The three major providers – Co-op, Dignity and Golden Charter – have all welcomed FCA regulation.

Gordon Swan, Golden Charter’s communications director, said: “It has been clear for some time that those on the fringes of funeral planning markets are finding alternative routes for prospects, with incentives offered to third parties quickly reaching unsustainable levels. Ethical and well-managed operators need not Rely solely on investment growth that will exceed costs, because they have well-funded trusts and transparent business models. “

Dignity said: “An effective funeral plan should freeze the cost of services included in the plan at today’s prices.”

The FCA’s new rules will ensure that plans – which typically cost £ 3,000 to £ 4,000 – are fair value and properly funded. Cold calls and commission payments to brokers will be banned.

In the meantime, those who want a plan are called to wait until July 29 – then customers will be able to get their money back if the vendor stops complaining to the Financial Ombudsman Service if they are not satisfied.

But it’s coming too late for Mall and other Safe Hands customers, who now have no guarantee they’ll get a refund.

“You don’t want all these worries at my age,” Kenyon says. “The purpose of these programs is to give peace of mind, but I can not stop thinking about it all the time. It’s just so awful.”

Widower Malcolm Hausley, 75, of Wolverhampton, has spent £ 1,550 on a “safe hands” program. The former RAF engineer, who fought a square heart bypass, said: “I used Safe Hands because I knew it was a member of the FPA, which made it look safe. I can not understand how all that money went away.”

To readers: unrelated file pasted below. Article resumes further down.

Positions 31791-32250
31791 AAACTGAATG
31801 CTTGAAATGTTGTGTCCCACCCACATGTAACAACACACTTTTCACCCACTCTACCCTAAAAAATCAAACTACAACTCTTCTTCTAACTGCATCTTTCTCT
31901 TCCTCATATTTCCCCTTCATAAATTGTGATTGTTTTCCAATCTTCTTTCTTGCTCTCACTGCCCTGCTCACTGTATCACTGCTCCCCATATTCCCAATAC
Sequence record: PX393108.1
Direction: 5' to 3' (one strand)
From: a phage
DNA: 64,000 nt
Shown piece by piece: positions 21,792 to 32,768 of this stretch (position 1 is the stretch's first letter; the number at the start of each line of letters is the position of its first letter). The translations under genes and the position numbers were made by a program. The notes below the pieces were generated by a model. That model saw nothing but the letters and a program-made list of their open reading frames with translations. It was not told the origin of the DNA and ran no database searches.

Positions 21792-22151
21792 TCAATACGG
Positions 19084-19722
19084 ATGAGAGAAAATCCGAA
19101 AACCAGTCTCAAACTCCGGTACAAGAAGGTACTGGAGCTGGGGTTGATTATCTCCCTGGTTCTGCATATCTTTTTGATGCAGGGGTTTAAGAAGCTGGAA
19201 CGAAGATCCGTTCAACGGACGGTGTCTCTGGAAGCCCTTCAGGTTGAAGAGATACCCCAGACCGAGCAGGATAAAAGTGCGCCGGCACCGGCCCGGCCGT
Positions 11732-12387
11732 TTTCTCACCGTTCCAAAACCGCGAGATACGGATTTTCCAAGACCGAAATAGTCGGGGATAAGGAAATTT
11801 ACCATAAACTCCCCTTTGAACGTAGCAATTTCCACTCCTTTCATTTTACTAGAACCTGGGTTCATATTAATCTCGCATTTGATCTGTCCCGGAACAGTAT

Safe Hands’ latest accounts show net assets of just £ 5,088 a year until the end of May 2020 – although the trust funds are held separately, according to the FPA.

Safe Hands executives, FRP Advisory, said customer payments appeared to have been held in a complicated mix of stocks, bonds, cash, real estate and loans. They are examining whether it will be possible to realize these investments for the program owners.

FRP said Safe Hands, based in Wakefield, West Yorkshire, has run into financial difficulties for a number of reasons, including the plague. The executives’ proposals will be posted on the membership house website within eight weeks of the March 23 appointment, FRP added.

Graeme McAusland, CEO of the FPA, said: “Safe hands did indeed meet our criteria when they were first registered with us in 2019 and then re-registered. This assessment was based in part on “professional reports received from trust auditors and actuaries, along with information provided by the firm and trustees.”

The FPA will be disbanded when the FCA takes over market regulation.

Thousands hit by shake-up of pre-paid funeral plans sector Source link Thousands hit by shake-up of pre-paid funeral plans sector